"Mm. So Sora isn't in the room. Do you still see him ever?"
"No. He left with Riku. They're happy now. I've told you that."

--

Lucidity was not something I could hold on to, as the weeks wore on into dreary months and each moment and memory bled into the next. Sometimes I would wake up next to Axel, both of us crammed in my tiny twin bed. Most times, though, I was alone, solitary from even the others. I remembered reading Catcher in the Rye, struggling to retain each moment, memory, so that I could be closer to both Riku and Axel. When I finished, though, I felt nothing—no closer to each of them, no saner than when I started, nothing. I stuffed the book under my mattress, hoping that maybe Axel's essence was contained in the object itself, instead of the words. But after I finished, it was as though I'd wasted all my clear minutes on the book. Everything was contained in small snippets of memory, snapshots of experience that I lacked the logic to decode, to put in order. The shrink telling me that I'd been on a placebo, whatever that was. The orderly sedating me as I stood over a strange battered boy. A burning match.

"Roxas."
"Roxas, are the episodes--"
"Roxas, why did you fight with your roommate?"
"We're taking you out of the clinical study--"
"--getting worse--"
"--need to concentrate--"
"--Roxas--"

--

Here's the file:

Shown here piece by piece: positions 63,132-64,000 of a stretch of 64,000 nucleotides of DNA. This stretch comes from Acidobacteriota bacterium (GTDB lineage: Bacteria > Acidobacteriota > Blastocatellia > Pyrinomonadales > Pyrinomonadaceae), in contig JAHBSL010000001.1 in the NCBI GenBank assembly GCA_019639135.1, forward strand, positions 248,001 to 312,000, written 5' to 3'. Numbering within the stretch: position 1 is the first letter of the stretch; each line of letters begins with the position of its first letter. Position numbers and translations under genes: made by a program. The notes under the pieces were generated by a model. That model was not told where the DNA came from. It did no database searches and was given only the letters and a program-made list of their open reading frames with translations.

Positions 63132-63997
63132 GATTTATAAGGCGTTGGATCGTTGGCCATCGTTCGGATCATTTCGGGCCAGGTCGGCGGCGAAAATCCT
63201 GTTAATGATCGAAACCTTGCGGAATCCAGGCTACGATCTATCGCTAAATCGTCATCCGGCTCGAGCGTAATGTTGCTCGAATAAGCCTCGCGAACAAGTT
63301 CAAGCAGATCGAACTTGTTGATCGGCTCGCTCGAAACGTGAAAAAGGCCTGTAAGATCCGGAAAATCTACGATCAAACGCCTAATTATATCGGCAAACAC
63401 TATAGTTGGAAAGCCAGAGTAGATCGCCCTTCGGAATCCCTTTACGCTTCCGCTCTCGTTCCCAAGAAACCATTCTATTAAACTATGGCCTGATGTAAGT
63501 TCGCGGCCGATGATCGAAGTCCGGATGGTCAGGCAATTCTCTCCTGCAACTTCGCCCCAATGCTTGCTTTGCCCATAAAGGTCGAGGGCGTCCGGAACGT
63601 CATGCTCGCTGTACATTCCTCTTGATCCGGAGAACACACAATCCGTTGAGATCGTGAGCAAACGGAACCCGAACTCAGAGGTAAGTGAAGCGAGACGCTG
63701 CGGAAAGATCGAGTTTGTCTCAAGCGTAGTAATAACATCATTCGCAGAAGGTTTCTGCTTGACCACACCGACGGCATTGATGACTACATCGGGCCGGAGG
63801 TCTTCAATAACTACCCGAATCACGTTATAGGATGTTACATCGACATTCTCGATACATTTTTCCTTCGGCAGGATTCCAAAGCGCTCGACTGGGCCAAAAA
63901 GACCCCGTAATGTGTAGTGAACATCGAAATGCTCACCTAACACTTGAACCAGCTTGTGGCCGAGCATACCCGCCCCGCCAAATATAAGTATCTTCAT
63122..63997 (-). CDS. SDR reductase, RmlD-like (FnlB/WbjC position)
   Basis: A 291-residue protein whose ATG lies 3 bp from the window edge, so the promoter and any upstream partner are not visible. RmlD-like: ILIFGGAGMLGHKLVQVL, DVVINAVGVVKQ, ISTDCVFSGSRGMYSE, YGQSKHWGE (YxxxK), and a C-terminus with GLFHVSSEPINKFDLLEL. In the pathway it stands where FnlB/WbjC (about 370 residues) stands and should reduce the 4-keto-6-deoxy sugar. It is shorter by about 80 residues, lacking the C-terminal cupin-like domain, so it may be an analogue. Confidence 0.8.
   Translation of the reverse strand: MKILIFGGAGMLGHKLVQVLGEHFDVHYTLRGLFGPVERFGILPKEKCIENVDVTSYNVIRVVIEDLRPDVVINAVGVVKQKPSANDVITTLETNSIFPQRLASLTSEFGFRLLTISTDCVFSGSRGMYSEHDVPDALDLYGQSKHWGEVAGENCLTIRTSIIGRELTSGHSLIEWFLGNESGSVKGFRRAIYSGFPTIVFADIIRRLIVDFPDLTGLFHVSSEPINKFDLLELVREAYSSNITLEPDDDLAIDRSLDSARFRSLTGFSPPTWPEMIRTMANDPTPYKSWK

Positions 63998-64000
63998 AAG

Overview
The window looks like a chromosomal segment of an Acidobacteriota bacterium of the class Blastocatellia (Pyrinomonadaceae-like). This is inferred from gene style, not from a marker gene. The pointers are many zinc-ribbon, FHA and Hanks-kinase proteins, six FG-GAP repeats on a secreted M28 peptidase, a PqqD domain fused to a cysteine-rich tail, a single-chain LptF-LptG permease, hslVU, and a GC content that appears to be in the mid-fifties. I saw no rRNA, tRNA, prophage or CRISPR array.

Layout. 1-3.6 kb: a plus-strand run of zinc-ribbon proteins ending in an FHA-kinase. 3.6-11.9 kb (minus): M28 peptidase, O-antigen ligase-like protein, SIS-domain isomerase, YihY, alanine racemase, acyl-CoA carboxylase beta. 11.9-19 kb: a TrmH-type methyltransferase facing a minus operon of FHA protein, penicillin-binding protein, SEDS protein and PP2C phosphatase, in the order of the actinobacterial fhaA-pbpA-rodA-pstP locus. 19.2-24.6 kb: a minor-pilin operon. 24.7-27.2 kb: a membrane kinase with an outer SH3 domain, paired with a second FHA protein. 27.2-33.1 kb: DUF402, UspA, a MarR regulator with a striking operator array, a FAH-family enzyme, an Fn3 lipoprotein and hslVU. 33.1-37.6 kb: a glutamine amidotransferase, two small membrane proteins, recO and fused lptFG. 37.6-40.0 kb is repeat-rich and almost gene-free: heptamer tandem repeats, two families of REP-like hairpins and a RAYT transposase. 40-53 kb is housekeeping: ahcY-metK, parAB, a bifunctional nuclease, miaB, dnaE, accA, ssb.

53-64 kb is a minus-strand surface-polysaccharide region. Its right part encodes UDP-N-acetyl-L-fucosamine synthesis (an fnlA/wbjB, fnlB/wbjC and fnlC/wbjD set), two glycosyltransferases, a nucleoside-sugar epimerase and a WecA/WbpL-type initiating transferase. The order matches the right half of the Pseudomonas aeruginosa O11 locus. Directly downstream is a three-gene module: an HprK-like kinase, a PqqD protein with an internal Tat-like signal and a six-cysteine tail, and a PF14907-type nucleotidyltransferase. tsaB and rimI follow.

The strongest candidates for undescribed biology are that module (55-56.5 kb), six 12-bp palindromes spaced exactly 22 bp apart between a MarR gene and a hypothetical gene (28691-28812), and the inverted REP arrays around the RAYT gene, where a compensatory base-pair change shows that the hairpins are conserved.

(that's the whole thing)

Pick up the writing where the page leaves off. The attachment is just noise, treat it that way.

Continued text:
It took all of my willpower to bring myself all together and stay that way for longer than a few minutes, but I managed it eventually. I forgot my purpose several times, but I fought against myself and managed to regain it. It was night in the ward, dark but for a few nightlights in the hallway so the nurses wouldn't trip while checking up on us. I lay still until one did her rounds, then wedged a chair under the door knob and got out my matches. I had some rubbing alcohol from the nurses' station which I'd asked for to clean out a scrape. I poured it on my bed, then carefully lit a match and set the bed on fire. It caught immediately, spreading outward and burning. I watched as the blanket caught as well, and then the sheets and mattress and pillow. I kicked my roommate to wake him up, wanting to start setting fire to his side of the room. He was groggy at first and then terrified. He must have thought that I was trying to kill him because he started screaming, but I just ignored him, concentrating on setting the flames. After I set his bed on fire, I worked on spreading the flames to my dresser and nightstand. It was difficult, but eventually I managed it by catching a shirt on fire, first, and putting it next to the wood. The door rattled and my roommate raced over to it, wrenching at it desperately. He got it partially open, but the chair ended up wedged even more tightly, and he couldn't do anything more. I kicked at the chair until it gave, then walked calmly out of the room and into the living room. I ignored the nurses who questioned me, and they lost interest as my roommate started screaming again and running down the hall to the main entrance and stairs. I had the couch on fire by the time the alarm went off, a shrill noise that I tuned out. The end tables caught fire admirably well, and I stood back to admire my handiwork. The flames burned brightly, beautifully, spreading where they could. The thin lace curtains caught of their own accord, and soon the wall was burning merrily. I looked up to see a stampede happening; nurses and orderlies and patients ran around like ants in an anthill on fire, shouting and screaming and crying. I turned back to the flames, watching them instead, focusing on their beauty. I didn't notice the others leaving until I was alone, the only sound the roar of the fire. I saw Namine waiting patiently over by the window.